Internships are easy to find but good internships can take a little digging. Online job boards are a good place to start because they always have a variety of options for every field.

If you’re looking for a very specific or niche internship, it’s best to search for an organization associated with your field. For example, if you want a career in art restoration, you may have to look into specific art organizations.

But sometimes it’s all about who you know. Word-of-mouth is still a popular way to gain an internship. If you know someone working in your field of interest, talk to them about their experience. They may just help you gain some experience of your own!

Your college or university can also help you find an internship, especially if it’s a degree requirement. Check out your school’s Career Services office, you may find some amazing opportunities!

Internship Benefits

The benefits of internships are all about learning and experience. They are one of the best ways to gain both knowledge and skills for your chosen field.

Since internships aren’t strictly regulated, payment is not mandatory. For paid internships, the average hourly pay for undergraduates in 2018 was $18.50 an hour. So you might be able to find some rare internships that also offer a salary or honorarium.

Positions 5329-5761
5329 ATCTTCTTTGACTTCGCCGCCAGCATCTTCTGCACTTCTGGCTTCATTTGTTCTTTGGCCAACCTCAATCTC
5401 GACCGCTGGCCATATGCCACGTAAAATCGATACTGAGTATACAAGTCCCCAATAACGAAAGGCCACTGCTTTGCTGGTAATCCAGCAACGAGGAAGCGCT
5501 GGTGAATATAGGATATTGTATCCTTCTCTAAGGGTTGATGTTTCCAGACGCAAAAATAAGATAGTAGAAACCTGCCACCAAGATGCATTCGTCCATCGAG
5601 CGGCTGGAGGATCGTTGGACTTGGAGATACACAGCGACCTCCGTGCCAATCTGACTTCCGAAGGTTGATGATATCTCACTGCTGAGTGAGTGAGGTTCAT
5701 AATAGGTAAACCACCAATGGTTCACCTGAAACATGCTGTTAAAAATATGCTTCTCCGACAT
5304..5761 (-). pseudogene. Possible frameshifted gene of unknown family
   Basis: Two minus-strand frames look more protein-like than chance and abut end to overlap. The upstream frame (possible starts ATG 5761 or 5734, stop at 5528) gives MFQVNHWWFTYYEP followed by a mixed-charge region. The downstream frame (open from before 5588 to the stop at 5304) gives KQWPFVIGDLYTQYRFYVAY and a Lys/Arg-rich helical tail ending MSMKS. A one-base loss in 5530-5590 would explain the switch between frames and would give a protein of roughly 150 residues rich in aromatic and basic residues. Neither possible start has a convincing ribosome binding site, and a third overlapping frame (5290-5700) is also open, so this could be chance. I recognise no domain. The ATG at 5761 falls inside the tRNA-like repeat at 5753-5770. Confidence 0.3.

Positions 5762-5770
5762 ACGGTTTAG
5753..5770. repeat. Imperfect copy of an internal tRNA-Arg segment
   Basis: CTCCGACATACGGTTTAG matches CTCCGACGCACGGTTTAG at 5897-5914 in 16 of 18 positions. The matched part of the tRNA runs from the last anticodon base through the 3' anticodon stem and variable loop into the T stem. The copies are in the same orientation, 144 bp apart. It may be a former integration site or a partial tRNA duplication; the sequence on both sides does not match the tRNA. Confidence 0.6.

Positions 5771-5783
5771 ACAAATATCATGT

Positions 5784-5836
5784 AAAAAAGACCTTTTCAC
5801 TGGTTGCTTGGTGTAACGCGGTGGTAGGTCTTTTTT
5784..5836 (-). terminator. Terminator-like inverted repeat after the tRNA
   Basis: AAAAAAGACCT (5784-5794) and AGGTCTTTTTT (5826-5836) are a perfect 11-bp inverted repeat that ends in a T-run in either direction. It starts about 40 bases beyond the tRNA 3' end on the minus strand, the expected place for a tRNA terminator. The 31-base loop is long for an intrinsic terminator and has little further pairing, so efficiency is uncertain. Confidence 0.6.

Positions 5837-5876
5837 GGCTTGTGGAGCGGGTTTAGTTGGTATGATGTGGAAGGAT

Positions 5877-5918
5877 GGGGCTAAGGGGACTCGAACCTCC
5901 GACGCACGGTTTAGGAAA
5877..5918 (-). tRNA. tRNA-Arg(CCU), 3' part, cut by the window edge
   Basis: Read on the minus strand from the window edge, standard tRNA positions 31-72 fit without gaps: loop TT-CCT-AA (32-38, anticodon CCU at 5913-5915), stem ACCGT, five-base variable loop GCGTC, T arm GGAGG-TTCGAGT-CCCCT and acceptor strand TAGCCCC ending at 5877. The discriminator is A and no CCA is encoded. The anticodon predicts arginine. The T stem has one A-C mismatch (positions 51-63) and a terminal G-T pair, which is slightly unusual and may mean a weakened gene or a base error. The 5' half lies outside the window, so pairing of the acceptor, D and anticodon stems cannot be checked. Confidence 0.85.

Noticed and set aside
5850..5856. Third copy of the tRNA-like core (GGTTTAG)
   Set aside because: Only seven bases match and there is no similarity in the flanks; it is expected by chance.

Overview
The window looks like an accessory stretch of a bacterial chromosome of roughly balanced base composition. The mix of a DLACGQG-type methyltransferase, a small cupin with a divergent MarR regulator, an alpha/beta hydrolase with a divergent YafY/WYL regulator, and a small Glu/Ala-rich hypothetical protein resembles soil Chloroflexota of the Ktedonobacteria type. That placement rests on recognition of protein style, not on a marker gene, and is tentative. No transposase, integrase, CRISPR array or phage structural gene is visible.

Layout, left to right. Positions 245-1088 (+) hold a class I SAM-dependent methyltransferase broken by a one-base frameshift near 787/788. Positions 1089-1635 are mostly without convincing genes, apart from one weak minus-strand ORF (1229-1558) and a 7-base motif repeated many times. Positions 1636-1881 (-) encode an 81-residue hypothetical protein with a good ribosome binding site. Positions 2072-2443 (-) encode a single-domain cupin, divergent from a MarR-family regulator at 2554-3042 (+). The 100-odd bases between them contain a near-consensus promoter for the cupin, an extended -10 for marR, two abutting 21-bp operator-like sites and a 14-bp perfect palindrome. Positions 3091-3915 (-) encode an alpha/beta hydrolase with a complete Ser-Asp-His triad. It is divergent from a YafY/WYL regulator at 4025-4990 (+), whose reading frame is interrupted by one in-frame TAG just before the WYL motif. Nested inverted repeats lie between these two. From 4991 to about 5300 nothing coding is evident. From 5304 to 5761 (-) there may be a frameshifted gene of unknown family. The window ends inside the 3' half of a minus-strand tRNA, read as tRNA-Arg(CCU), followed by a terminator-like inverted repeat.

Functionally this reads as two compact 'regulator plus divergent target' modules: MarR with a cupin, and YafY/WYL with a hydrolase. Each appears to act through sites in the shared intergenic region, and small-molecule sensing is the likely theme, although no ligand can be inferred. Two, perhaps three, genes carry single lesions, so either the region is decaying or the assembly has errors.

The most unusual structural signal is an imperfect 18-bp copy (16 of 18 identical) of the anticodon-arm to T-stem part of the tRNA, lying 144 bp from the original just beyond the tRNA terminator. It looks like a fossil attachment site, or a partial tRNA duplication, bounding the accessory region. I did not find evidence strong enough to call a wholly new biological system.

Another great benefit of internships is that they are usually short-term. Most internships last three to six months, making them easier to commit to. Many students can complete their internships over college vacation.

A recently new benefit of internships can be remote opportunities. Over the past two years, remote internships have become very popular. This is a great option if you don’t want to or can’t afford to move to a new city.

Finally, internships are an excellent way to build or develop your portfolio. If you’re interested in a field that relies on portfolios to land employment, you know it can be tough to stand out. An internship allows you to create portfolio content in a professional setting.

Apprenticeship vs. Internship